The agribusiness knowledge provider


December 22, 2011

 

Difficulties arise in Vietnam's seafood exports
 

 

An alarming situation is currently being faced by Vietnam's seafood export to most markets, especially Europe.

 

Businesses can barely sell their products and face the daunting task of collecting debts; and at the same time need to carefully re-select their clients with binding contracts to avoid losses.

 

After exporting seafood to Europe to cater for Christmas and New Year's, as per usual, enterprises would prepare for the first two quarters of the following year since the beginning of December. However, this year, export to many European nations, all of which make up 40% of market, is almost completely stalled. Many tra fish businesses were forced to cut their prices from US$3.2-3.3 down to US$2.8-2.9 per kilogramme of fillet, but only few transactions were successful because clients pay even less.

 

Mr Nguyen Van Ky, CEO of Agrifish An Giang, shared that now, only companies with long-term contracts continue to deliver their products, while the rest continue production only to maintain employment to keep their workers. The financial crisis in Europe has affected the capital flow of many enterprises, caused banks to tighten credit. Many large enterprises had their loan limit reduced, small enterprises even had their loans cut. Currently, instead of selling their products, businesses have to review their debts, re-assess their clients and tighten the terms of their contracts. Before this, businesses usually allow up to 30-45 days of debt, some even wait for their clients to successfully sell their products to clear their debts. However, regulations now dictate that all transactions must be duly paid for immediately.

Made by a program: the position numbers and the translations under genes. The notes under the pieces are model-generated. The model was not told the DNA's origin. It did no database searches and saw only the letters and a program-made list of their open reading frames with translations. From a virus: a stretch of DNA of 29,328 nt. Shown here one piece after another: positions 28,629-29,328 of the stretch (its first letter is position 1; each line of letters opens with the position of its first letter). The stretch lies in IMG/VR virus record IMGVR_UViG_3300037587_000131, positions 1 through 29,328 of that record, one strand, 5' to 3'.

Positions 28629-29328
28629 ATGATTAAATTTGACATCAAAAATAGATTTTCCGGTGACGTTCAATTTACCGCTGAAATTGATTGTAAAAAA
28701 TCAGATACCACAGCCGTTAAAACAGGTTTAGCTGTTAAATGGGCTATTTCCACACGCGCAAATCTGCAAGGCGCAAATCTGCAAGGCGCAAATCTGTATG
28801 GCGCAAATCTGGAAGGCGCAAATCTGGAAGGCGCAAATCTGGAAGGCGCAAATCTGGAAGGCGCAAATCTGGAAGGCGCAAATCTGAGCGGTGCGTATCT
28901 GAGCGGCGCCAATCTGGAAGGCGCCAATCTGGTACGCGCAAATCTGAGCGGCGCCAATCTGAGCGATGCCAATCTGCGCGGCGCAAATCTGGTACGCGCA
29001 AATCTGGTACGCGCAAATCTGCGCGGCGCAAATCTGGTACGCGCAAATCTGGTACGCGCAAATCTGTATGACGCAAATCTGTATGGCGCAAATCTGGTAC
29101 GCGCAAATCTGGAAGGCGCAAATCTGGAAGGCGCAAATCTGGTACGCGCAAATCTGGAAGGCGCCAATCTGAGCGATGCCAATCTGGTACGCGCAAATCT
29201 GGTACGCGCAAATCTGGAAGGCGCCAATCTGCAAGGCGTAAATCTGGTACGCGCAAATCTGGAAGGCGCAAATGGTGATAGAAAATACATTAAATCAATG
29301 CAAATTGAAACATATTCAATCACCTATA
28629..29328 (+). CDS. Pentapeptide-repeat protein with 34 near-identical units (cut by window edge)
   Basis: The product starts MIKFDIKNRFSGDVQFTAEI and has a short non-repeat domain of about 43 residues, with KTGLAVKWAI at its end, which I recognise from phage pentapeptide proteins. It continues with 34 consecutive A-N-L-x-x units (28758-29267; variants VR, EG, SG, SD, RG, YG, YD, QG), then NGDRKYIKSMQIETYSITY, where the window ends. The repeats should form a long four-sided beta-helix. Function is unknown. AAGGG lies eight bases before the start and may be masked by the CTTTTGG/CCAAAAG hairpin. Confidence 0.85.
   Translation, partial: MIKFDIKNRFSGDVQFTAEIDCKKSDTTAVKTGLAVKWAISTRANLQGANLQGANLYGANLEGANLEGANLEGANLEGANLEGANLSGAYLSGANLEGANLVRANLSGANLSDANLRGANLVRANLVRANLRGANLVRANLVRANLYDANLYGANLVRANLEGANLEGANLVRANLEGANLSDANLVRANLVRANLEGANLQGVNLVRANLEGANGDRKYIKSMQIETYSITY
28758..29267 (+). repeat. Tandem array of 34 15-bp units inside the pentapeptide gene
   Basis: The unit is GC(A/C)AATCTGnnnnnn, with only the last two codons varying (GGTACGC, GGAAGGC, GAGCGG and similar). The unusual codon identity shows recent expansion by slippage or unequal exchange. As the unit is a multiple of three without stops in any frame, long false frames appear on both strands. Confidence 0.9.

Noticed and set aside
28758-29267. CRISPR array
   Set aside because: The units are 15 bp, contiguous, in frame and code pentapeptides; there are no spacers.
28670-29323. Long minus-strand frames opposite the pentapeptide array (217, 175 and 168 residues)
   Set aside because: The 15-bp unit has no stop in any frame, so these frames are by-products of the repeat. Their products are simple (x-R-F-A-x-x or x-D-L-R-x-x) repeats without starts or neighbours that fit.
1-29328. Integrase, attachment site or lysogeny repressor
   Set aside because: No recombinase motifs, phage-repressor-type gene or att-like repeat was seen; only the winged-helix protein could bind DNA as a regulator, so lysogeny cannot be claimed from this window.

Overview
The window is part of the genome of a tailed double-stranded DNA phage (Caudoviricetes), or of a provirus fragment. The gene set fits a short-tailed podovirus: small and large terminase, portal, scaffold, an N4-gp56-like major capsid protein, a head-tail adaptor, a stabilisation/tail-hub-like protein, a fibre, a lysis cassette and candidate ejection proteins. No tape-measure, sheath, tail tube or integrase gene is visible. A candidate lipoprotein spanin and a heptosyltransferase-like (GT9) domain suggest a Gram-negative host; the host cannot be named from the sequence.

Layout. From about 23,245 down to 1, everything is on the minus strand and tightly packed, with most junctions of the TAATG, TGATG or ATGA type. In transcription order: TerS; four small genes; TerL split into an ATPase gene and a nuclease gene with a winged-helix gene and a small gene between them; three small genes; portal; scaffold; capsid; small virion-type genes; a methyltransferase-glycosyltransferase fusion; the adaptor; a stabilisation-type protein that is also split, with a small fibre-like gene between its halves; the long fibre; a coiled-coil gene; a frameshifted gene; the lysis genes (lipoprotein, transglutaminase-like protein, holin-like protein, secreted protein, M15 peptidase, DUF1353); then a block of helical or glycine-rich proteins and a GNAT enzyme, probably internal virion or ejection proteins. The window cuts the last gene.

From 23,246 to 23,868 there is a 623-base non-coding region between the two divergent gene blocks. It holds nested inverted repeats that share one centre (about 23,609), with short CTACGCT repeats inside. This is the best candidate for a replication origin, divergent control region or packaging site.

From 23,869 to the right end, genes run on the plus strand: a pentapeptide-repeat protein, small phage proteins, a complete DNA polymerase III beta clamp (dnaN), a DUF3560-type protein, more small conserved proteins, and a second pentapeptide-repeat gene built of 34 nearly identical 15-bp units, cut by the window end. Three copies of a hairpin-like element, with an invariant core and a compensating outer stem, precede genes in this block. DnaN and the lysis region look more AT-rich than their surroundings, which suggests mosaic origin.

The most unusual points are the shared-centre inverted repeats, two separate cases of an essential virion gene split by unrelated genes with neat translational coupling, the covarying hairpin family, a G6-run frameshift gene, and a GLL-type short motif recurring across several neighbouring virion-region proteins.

General Secretary of Vietnam Association of Seafood Exporters and Producers (VASEP), Mr Truong Dinh Hoe, reaffirmed that there is too much risk in selling to Europe in the current situation. As of now, VASEP has not received any feedbacks regarding any clients who are unable to pay, but there are many cases of delay in payments. "The current method of transaction requires immediate payment, and businesses need to be careful in choosing their clients", Hoe warned.

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